St George’s Catholic Primary School - a Catholic voluntary academy

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About St George’s Catholic Primary School - a Catholic voluntary academy

Name St George’s Catholic Primary School - a Catholic voluntary academy
Ofsted Inspections
Co-Head Headteacher A Krlic
Address Overdale, Eastfield, Scarborough, YO11 3RE
Phone Number 01723583535
Phase Academy
Type Academy converter
Age Range 3-11
Religious Character Roman Catholic
Gender Mixed
Number of Pupils 105
Local Authority North Yorkshire
Highlights from Latest Inspection

What is it like to attend this school?

This is a school where pupils are happy. Staff make everyone feel welcome. Pupils feel safe because of the care they receive.

Staff understand pupils' individual needs and how to support them. This includes pupils with special educational needs and/or disabilities (SEND). Respectful relationships between pupils and staff help pupils to feel valued.

Leaders have high expectations for all pupils to achieve well. They have designed a curriculum to include exciting learning experiences. For example, older pupils enjoy taking part in the 'Big Dig' in Scarborough Old Town.

This helps pupils to learn how historians study the past and to value their local community. ...Pupils are keen to learn. They listen in lessons and want to do well.

Pupils achieve well from their starting points over time.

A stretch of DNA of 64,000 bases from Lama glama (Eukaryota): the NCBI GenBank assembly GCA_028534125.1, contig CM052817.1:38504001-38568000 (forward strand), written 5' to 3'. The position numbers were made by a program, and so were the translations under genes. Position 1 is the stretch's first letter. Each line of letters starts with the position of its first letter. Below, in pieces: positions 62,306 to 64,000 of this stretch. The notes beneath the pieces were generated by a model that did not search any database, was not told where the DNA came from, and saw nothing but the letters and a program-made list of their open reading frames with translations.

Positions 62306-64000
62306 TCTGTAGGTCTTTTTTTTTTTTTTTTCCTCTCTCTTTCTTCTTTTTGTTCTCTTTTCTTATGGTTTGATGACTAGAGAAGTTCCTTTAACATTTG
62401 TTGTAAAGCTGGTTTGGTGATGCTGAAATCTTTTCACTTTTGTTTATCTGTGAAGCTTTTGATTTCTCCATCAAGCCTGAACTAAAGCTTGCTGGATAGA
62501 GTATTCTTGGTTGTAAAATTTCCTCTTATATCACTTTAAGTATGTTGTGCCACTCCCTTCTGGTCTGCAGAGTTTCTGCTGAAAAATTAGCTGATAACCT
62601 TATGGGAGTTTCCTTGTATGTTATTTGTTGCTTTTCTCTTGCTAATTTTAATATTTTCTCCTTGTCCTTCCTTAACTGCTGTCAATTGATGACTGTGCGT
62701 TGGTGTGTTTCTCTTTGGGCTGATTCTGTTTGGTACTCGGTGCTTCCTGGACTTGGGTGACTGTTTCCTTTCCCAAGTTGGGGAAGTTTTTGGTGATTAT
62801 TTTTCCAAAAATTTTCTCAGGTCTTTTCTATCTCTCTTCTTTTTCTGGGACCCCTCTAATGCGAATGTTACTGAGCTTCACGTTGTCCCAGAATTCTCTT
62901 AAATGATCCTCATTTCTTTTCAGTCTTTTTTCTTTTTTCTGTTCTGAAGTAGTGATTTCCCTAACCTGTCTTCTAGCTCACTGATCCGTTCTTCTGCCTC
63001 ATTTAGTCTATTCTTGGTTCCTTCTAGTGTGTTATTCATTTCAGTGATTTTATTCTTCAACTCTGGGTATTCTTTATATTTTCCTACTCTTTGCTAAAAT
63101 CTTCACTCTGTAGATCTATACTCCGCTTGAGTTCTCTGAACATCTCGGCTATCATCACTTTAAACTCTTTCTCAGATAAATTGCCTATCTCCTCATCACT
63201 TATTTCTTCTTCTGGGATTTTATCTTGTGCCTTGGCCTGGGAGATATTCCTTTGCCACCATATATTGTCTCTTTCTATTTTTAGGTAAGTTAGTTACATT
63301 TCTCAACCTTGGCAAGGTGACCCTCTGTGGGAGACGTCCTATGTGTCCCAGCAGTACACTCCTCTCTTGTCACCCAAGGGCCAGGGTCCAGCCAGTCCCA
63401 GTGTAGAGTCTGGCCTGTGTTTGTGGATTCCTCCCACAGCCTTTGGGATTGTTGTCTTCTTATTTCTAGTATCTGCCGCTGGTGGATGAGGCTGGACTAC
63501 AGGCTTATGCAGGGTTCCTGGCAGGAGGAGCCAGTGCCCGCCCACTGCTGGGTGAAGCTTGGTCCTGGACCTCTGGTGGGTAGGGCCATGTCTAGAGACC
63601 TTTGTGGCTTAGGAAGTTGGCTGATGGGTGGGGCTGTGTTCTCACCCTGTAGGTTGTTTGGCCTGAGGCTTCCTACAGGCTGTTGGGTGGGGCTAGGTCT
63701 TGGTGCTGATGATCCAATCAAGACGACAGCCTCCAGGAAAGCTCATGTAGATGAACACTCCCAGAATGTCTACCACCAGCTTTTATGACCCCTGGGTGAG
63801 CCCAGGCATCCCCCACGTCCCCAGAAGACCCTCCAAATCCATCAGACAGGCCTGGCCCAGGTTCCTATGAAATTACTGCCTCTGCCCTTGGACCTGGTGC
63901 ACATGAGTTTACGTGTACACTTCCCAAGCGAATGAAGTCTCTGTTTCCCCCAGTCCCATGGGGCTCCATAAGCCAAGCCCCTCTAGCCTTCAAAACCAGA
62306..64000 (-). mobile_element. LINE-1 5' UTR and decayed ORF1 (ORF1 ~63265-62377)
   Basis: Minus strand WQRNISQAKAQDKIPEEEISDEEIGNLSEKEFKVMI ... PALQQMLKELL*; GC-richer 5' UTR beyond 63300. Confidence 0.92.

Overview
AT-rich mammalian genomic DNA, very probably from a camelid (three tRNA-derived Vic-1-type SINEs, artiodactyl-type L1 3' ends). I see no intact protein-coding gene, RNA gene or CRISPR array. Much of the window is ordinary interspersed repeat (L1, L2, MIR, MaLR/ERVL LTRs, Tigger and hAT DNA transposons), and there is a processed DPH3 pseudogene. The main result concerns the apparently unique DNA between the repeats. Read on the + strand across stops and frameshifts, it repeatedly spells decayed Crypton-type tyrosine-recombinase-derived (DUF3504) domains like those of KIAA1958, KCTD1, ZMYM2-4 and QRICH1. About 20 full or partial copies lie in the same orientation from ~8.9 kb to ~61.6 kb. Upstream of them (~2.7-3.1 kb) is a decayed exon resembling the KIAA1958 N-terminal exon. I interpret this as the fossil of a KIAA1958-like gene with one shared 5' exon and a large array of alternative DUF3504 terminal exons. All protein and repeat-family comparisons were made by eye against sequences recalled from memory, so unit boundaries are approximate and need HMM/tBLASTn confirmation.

Leaders provide a range of opportunities to help pupils to become respectful citizens. They make sure that pupils are involved in looking after their local community.

For example, pupils worked together to repair a damaged bus shelter. Leaders make sure that all pupils develop their talents and interests. Many pupils learn to play a musical instrument.

Pupils enjoy performing in public. They recently performed their own musical compositions at York Minster.

What does the school do well and what does it need to do better?

Leaders have designed a curriculum to ensure that all pupils gain the knowledge they need to succeed.

The sequence of knowledge from Nursery to Year 6 ensures that pupils in mixed-age classes build knowledge over time. Teachers identify the most important knowledge that pupils must know. Regular practice helps pupils to remember this knowledge.

For example, in mathematics in early years, children sing songs and rhymes, such as 'Once I caught a fish alive', to help them to count. This knowledge helps older pupils learn to count in twos and fives later in school. Teachers ensure that pupils revisit previous learning before moving on to new content.

For instance, in physical education (PE), pupils recap how to find space in tag rugby before learning to defend.

In early years, staff model the vocabulary they want children to learn. They repeat back what children are saying before adding new vocabulary.

Staff are quick to correct children's mispronunciation of new words. This is helping children to build their vocabulary accurately. However, in some subjects, including mathematics, pupils in key stages 1 and 2 do not consistently receive such timely feedback.

This means that some pupils need to catch up later.

Right from the start, in the early years, children learn to read accurately. Staff have expert knowledge to teach the phonics programme.

This ensures that pupils learn the letters and the sounds that they make. As a result, pupils become fluent readers. Meticulous checks are made on pupils' phonic knowledge.